It makes sense, of course, sharing narratives is one of the ways human beings build connections. And I love meeting writers and talking about writers. But one thing I have noticed is that a lot of the stories seem to revolve around the same theme.
The Unfinished Book.
*cue scary music*
|found at ereads.com|
DUN DUN DUN DUUUUUN
Every writer has one, it seems. I had a great conversation once with a lady whose friend was blogging a novel. Everyone really enjoyed it, and thought she was a good writer, but she could never finish a story. Instead she would decided her current book one wasn't working and start a new one. She did this several times, much the the frustration of her friends and family.
I understand that. It took me the better part of a decade to finish my first novel. I've talked to lots of people who say they've been working on a book for a long time, or that they have a lot of unfinished stories lying around. It's really common.
And really sad. Because here's the truth.
Writers who are serious about reaching readers finish what they start.
Do serious writers start stories that go nowhere? Absolutely. But they don't make a habit of it. Readers hate unfinished stories. No one wants to read the seventeen different openings to your novel without ever getting to read the whole thing.
Finishing the first draft of a novel, writing a complete story arc, that is the first major milestone in the Journey of Being a Novelist. Think of it as reaching base camp before you climb a mountain. It takes a long time to get to base camp. (So I've been told. I've only ever climbed two small mountains. And a butte.) And it's not easy to get there a lot of times. But you have to if you want to climb the mountain.
|found at pbs.org|
This may look like Everest, but it's actually Novel Mountain.
Completing a novel (or a short story or graphic novel or screenplay or whatever floats your writer-boat) is like that. It takes time and it's not easy, but you have to finish before you have any hope of your story reaching anyone.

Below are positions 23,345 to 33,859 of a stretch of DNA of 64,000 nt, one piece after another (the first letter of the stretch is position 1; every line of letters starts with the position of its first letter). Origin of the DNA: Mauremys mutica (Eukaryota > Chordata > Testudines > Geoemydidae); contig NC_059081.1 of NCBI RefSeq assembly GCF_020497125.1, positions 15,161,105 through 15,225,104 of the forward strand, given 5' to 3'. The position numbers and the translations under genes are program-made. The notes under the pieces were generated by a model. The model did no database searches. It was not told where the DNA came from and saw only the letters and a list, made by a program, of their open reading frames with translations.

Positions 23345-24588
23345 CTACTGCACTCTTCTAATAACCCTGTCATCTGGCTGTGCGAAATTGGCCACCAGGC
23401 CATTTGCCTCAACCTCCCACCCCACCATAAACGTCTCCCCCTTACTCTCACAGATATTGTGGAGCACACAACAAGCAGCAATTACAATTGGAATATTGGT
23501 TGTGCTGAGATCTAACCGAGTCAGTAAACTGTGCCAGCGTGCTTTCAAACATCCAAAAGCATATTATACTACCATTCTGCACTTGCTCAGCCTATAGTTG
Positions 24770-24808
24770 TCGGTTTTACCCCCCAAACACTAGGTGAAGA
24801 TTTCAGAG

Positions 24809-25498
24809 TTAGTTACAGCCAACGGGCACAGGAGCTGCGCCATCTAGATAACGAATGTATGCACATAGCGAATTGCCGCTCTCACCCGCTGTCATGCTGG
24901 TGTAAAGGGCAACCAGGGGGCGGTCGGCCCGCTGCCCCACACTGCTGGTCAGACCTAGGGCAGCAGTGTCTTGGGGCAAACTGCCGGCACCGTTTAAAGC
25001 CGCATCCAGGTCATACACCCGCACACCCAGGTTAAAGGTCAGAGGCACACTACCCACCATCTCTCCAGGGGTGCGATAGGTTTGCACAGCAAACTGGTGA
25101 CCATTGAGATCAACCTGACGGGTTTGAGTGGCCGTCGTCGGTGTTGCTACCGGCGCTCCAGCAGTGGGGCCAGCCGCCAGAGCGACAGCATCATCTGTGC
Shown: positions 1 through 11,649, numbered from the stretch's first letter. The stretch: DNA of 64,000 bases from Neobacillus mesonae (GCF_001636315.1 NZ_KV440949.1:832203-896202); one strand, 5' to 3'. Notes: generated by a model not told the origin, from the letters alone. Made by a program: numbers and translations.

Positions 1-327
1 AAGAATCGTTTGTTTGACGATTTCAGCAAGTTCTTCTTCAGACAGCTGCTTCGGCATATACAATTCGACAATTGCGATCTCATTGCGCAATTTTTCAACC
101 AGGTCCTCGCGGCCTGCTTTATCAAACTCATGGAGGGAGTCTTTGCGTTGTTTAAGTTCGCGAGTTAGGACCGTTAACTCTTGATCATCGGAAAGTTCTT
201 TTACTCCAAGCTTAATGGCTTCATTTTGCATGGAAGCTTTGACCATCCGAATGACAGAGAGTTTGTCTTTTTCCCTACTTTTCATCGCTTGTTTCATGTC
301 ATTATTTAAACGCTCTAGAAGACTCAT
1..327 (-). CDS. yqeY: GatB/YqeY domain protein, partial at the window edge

But how do you do it? Well, every writer is different, but here's what worked for me.
1. Make sure you have enough supplies (i.e. story) before you start.
For me personally, I can't start a book unless I know the first scene, the last scene and enough about the world and the characters that I think I can stay with them for an entire book. I know if the story doesn't feel solid enough in my head, I won't finish it, and I don't start things I don't think I can finish. However...
2. Don't overpack
If you find that outlining every single detail of your novel makes it hard for you to write it, stop it. Leave yourself some mystery, some room to play. For example, I wrote most of City of a Thousand Dolls without knowing who the villain was. I had several really good suspects, but I didn't try and figure out who it was until I was almsot done with the story. Keeping it a mystery kept it fun.
3. Beware the Shiny Detour
The leading cause of unfinished novels is the Shiny New Idea. After a while the inital glow and excitement wears off and you start to realize that this is hard work. That's when the Shiny New Idea kicks in, a sparkly story that's so amazing you're sure you were supposed to be writing this one all along. But--and I cannot say this enough--Shiny New Ideas lie. They are not magical fairies that will help you complete a book, they are willow-the-wisps that lead you into bogs and off of cliffs.
4. Accept that it's going to be hard.
Look, pulling 50-100k words out of your ear and putting them down on paper is hard. It is hard work. There's no elevator that will get you to the top quicker, no magic formula that will make the words flow like water from your fingers, no way around it at all.
You--and no one else--must write the words down. You must pull the story from your brain when you are tired, when you are busy, when you don't feel inspired at all. Whatever you do...
5. Don't stop walking.
Don't stop. Don't turn around and second guess your path. Don't wait for some muse to come and sprinkle fairy dust on you. One foot in front of the other, one step at a time. One word, one sentence, one paragraph, one chapter. Keep working and don't quit.
Finish what you start.
Do you have any tips on how to finish? Leave them in the comments!